New Milestone and New Stock Purchase


Celebrating new milestone
New Milestone 
Hey guys! I finally reached a new milestone. My investment portfolio is now worth over $70,000. This is just an insane number. I never had so much money in my life. When I first started investing in 2010, I had only a $1,000 as my start-up capital. Back then I did not contribute to my portfolio on regular basis. I would put some money here and there and there was a few years when I did not put any money at all.

In 2015 I decided to get serious about investing and contribute on monthly basis. This is when my portfolio started to grow. I was adding money and reinvesting dividends every month. In four years my portfolio grew from $20,000 to $70,000. I will continue to contribute every month for as long as my financial situation allows me.






Stock Purchase - TD Bank (TSE:TD)
On March 21, 2019 I purchased 15 shares of TD Bank for $74.94 per share. TD is the second biggest bank in Canada, serving over 10 million customers through more than 1,100 branches. This purchase adds $44.40 to my yearly dividends and I’m locking in 3.9% yield. Not the highest dividend yield, but TD Bank has the highest dividend growth rate compared to other banks like RY and BNS.

Top reasons why I picked TD over other Banks:
  • Highest Dividend Growth Rate – 11.48% for the last 5 years
  • Highest 5-Year Compound Annual Growth Rate (CAGR) – 7.4
  • US exposure
  • I personally do business with TD


My Favorite Banks
TD is not the only bank that I like. I also like Royal Bank because it’s biggest bank in Canada. But since I already have Royal Bank in my portfolio, I decided to start a new position in TD. Also, the TD’s ex-dividend date is sooner than RY, so it makes more sense to buy TD this month and RY next month.



How About BNS?
Bank of Nova Scotia or Scotiabank is the third biggest bank in Canada and the most international Canadian bank. BNS is very favored by investors because it has a higher dividend yield. That’s all good. I’m just not excited about Mexico and Latin America exposure. I prefer US exposure of TD Bank instead. BNS has the lowest dividend growth rate among TD and RY. Now that doesn’t mean that I will never own BNS. Things always change. For the time being, I want to grow my RY and TD positions before investing in BNS.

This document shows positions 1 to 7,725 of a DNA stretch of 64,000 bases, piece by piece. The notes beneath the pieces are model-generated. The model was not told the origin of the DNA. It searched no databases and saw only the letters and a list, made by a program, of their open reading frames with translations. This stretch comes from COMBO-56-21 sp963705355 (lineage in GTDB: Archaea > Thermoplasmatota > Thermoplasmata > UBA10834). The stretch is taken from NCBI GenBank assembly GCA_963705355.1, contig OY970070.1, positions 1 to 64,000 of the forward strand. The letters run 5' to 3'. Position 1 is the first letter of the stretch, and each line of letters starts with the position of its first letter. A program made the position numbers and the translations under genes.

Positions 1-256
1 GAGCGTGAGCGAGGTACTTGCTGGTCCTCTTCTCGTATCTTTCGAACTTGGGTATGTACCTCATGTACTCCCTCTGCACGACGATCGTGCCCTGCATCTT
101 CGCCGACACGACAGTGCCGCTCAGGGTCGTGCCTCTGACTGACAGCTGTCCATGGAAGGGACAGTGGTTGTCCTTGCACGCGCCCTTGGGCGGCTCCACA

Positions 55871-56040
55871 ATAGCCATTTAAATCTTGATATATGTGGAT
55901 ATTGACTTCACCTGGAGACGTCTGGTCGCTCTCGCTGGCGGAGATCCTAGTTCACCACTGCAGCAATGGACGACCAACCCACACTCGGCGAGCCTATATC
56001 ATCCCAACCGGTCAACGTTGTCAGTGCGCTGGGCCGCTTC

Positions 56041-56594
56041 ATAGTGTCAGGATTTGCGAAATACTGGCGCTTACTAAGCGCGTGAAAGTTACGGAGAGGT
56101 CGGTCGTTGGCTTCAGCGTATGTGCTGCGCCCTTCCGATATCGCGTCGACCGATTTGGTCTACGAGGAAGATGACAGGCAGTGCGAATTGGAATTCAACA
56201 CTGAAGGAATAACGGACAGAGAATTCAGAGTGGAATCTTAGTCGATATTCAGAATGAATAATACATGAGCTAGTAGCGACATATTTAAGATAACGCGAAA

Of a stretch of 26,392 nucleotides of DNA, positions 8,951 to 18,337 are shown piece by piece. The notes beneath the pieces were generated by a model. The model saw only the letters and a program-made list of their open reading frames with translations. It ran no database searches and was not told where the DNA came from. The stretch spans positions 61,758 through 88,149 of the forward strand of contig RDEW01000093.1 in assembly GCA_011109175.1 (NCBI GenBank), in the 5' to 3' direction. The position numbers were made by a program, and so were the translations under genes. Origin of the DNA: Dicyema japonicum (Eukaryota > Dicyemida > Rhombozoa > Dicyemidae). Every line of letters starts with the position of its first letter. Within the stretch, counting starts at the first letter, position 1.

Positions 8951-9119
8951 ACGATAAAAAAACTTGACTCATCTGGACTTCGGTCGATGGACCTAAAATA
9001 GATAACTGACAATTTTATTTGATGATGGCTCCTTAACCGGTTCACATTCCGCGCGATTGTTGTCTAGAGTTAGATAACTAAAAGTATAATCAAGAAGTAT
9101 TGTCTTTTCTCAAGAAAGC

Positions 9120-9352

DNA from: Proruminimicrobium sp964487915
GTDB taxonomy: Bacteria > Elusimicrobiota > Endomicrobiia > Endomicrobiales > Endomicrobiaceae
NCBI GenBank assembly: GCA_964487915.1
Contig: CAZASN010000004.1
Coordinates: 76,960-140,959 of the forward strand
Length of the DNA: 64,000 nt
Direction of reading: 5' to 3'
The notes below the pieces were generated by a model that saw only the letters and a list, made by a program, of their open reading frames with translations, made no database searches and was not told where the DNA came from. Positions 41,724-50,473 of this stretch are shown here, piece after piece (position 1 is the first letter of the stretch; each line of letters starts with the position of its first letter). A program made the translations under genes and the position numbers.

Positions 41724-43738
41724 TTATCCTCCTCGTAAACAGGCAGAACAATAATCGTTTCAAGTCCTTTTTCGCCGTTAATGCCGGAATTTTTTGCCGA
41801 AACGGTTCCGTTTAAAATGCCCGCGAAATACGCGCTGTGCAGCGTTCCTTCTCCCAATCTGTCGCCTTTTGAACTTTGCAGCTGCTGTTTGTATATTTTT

Next Purchase
I’m thinking to add Royal Bank next month as it will perfectly align with ex-dividend date.



Your Thoughts
That's it for today's update! Let me know what you think of TD and would you buy it for the long-run. Also, let me know what is your favorite bank and why? Take care!

The Cheapest REIT in Canada

At the moment, Morguard REIT (MRT.UN.TO) in the cheapest REIT in Canada. The stock is currently trading at 52% discount to its book value. The current stock price sits at $12.45, but according to their book value calculation, the company is worth $26 per share. Now, it doesn’t mean that you should buy the stock at 12.45 and expect the stock to jump to 26. There must be a reason why this REIT is discounted so much and today I decided to dig in and see what’s going on.


About Morguard
Morguard Real Estate Investment Trust is a closed-end trust listed on the Toronto Stock Exchange (TSX) under the symbol MRT.UN. The Trust had total real estate assets of $3.0 billion as at December 31, 2018.

The mandate of the Trust is to accumulate a Canadian portfolio of high-quality real estate assets – then actively manage the portfolio to generate steady, dependable returns for Unitholders, through a stable and increasing cash flow. This offers the potential for long-term capital appreciation.





Is it better to invest in real estate or in REIT?


I decided to write this post because it’s an interesting topic as more and more people looking for different ways to build wealth. Some people build wealth by investing in real estate, others build wealth by investing in stocks.

Just to be clear when I talk about real estate I’m talking about rental properties, and when I mention REIT I’m talking about Residential Real Estate Investment Trust.

Rental property
Rental property is not considered as your primary residence. Rental property is when you buy a property and rent it out. You become a landlord and you collect rental income from your tenants.

REIT
When you invest in REITs, you don’t own any properties, you only own units in that trust. REITs raise money by issuing units. Usually they raise millions of dollars to fund property acquisitions. They manage rental properties, collect rent and distribute profits to unit holders. Most REITs in Canada pay distribution / dividend every month.


So now you know the difference between real estate and REIT.

Let’s move forward.